“There is very little in civilized life that demands everything you got intellectually, physically, and emotionally. Driving is living. It’s aggressive instead passive living”. These are the words of the first woman race car driver who has ever competed the Indianapolis 500, Janet Guthrie. There is so much passion in her words, which has always driven her in her career, making the impossible possible. Being a woman has definitely not made things any easier. Keep on reading to discover more on the story of this girl that has changed motor sports forever.
How did the early life of Janet Guthrie look like?
Born on March 7th, 1938 in Iowa City, Janet was the eldest of the five siblings in her family. When she was only three years old, her family moved to Miami, Florida. Her father was a pilot and this is where Janet embraces her love for motor vehicles, and aerodynamics. She became a fully licensed pilot at the age of 17, which was quite young at the time. As Janet grew up, she became more interested in Physics and she eventually earned a B.Sc. in Physics from the University of Michigan.
Her ambition at that time was not to become a car race driver, but to become an astronaut. Yes, an astronaut. And as with everything she loves, she did try to pursue that passion. She applied to NASA and though she passed many of their tests, she could not get in due to lack of a P.H.D. qualification, which was added at that time. However, she did not let this stop her. Her career was just about to begin a glorious path.
How did Janet Guthrie build her career in car racing?
The purchases of her two Jaguars XK 120 coupe and XK 140 along with her engineering knowledge to further modify them, turned out to be a great start of her car racing career. She started competing in Sports Car Club of America races. To be a good race driver though, physics and engineering knowledge alone won’t do it. One has to have the fire in the belly and the stamina to endure. The enduring part is not only applying to races, but also to surviving in the industry, especially while being a woman racing driver. “The problem for women, in my opinion, is they still have a harder time finding funding for this very expensive sport than does a man of similar accomplishments,” Janet said.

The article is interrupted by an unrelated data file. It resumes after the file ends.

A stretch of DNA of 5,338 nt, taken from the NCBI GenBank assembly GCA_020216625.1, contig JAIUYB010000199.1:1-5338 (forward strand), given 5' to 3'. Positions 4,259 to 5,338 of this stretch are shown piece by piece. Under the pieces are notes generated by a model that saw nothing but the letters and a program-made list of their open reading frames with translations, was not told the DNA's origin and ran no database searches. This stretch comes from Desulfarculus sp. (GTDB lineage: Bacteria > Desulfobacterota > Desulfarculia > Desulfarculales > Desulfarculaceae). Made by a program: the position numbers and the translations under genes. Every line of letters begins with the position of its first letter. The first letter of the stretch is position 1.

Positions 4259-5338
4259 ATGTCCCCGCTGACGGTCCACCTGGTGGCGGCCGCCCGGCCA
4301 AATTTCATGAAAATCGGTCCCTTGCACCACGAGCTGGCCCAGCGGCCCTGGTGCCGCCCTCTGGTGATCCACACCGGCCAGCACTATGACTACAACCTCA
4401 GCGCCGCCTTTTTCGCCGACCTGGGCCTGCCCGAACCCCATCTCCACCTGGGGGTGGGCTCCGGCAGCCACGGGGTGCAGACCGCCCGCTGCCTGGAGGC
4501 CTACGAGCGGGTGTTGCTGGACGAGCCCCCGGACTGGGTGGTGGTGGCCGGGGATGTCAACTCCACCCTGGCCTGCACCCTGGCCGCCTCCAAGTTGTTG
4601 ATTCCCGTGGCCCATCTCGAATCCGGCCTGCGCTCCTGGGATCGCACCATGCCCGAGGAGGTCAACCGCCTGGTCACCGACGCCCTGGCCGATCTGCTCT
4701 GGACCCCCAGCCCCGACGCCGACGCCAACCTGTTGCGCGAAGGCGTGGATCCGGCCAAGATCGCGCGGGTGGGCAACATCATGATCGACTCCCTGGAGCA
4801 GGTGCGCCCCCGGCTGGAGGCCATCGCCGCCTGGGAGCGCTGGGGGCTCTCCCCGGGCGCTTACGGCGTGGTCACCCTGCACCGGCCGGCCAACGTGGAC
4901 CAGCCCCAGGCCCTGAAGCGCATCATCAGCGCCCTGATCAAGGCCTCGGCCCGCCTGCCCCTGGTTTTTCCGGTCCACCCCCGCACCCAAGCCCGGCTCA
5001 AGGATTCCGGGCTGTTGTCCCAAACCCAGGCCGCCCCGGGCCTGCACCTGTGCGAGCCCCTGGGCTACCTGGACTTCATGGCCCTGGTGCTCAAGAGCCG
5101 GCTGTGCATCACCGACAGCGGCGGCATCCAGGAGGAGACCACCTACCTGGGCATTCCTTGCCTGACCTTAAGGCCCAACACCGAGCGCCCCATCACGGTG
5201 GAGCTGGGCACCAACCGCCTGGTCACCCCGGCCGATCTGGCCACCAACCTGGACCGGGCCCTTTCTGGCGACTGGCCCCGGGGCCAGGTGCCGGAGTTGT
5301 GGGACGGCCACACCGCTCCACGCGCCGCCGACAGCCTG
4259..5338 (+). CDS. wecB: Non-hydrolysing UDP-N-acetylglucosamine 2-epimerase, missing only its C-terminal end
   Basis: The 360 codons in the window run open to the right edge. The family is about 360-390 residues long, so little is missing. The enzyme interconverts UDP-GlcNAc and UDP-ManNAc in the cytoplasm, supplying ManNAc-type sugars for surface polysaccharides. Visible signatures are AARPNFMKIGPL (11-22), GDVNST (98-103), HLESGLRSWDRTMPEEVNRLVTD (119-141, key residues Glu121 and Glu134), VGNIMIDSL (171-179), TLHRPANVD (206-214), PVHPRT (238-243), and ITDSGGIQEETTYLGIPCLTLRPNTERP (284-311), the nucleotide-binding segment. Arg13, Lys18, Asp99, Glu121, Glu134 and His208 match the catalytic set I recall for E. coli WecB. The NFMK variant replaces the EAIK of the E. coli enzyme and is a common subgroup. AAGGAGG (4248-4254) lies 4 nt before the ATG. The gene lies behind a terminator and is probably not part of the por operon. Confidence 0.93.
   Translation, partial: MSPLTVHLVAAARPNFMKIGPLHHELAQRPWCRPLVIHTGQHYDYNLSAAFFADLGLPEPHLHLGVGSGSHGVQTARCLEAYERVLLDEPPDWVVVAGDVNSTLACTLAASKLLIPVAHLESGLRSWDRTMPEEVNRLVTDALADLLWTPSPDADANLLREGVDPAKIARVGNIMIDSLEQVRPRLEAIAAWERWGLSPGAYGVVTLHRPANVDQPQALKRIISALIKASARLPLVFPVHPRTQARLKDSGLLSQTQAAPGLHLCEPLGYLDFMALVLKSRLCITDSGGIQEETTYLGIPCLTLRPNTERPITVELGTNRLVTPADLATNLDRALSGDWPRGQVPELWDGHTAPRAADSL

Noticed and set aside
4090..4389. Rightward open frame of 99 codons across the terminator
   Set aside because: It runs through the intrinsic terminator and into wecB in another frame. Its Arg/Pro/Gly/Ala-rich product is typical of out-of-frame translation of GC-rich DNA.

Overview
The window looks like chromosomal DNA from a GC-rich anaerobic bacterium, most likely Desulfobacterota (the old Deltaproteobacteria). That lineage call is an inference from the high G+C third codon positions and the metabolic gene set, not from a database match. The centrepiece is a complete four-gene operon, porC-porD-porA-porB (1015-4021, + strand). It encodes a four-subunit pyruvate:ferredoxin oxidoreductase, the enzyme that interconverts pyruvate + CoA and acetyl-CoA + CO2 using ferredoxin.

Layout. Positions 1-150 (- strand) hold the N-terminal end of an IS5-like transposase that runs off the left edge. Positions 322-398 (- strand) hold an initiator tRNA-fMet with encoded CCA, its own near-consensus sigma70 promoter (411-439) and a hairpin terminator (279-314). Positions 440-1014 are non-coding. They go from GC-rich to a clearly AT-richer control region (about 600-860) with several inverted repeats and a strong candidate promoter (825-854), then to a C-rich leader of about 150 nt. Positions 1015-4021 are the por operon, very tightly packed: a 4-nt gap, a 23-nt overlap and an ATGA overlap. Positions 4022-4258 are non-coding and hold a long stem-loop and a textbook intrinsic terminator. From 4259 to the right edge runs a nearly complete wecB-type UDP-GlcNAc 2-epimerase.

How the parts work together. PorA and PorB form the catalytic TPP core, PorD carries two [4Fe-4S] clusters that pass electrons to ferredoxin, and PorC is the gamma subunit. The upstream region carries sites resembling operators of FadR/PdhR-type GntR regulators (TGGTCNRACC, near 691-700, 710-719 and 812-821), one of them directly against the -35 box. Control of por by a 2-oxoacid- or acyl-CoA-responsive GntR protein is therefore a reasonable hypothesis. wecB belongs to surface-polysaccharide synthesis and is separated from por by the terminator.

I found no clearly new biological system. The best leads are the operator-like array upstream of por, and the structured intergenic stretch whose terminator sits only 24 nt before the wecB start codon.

She went through many of these hardships on her own, facing many people that did not trust her, but also being fortunate enough to meet those that invested in her. Her glorious years would begin in 1976, when she would be the first woman to compere in a NASCAR Winston Cup car race. A year later, she would set a major milestone of again being the first woman to compete in the Indianapolis 500 and Daytona 500. She kept her race spirit despite many technical difficulties with her cars, which often had to be modified as they were initially built for men. However, she did overcome many famous male race drivers at the time. In 1978, she managed to finish ninth in the Indianapolis 500, which was a major achievement.
What are five interesting facts about Janet Guthrie?
- Janet Guthrie first began flying at the age of 13. Yes, while most children of her age play with toy planes, she was already learning to fly a real one.
2. Janet was also a great auto mechanic. She managed to disassemble and then put together part by part her Jaguar race car.
3. She also participated in two Trans-Am races in Mexico City in 1978, where she finished fourth.
4. If you would like to see Janet Guthrie’s helmet and race suit, you can visit the National Museum of American History in Washington D.C.
5. There is an upcoming movie about the life and career of Janet Guthrie, titled “Speed Girl”, where Hilary Swank will play the role of Janet.
Janet has shown to be a very ambitious woman who dared to be successful in men-led industries all her life, beginning from piloting, engineering, physics and motor car racing. She took challenges and coped with all difficulties along the way without giving up, because she has always known that she held a responsibility representing and inspiring many other women at the time who also dreamed of entering that male-dominated industry. She simply could not give up and let them down, and she never did.